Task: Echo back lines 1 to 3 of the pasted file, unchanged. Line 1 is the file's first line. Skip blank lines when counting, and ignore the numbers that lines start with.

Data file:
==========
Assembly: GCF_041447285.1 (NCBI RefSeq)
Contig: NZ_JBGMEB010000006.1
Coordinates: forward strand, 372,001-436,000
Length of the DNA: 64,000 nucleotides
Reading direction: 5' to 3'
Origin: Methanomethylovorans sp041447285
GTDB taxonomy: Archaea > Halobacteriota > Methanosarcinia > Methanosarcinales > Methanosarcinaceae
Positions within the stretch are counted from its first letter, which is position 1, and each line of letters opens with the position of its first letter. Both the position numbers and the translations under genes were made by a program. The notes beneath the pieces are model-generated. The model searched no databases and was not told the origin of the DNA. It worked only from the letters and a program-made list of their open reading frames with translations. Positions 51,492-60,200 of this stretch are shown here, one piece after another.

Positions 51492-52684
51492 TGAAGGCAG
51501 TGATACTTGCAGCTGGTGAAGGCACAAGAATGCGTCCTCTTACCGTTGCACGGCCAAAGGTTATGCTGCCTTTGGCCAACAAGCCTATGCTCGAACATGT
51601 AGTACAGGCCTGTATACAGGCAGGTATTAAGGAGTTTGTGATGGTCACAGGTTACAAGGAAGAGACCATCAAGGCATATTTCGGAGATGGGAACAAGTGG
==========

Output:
Assembly: GCF_041447285.1 (NCBI RefSeq)
Contig: NZ_JBGMEB010000006.1
Coordinates: forward strand, 372,001-436,000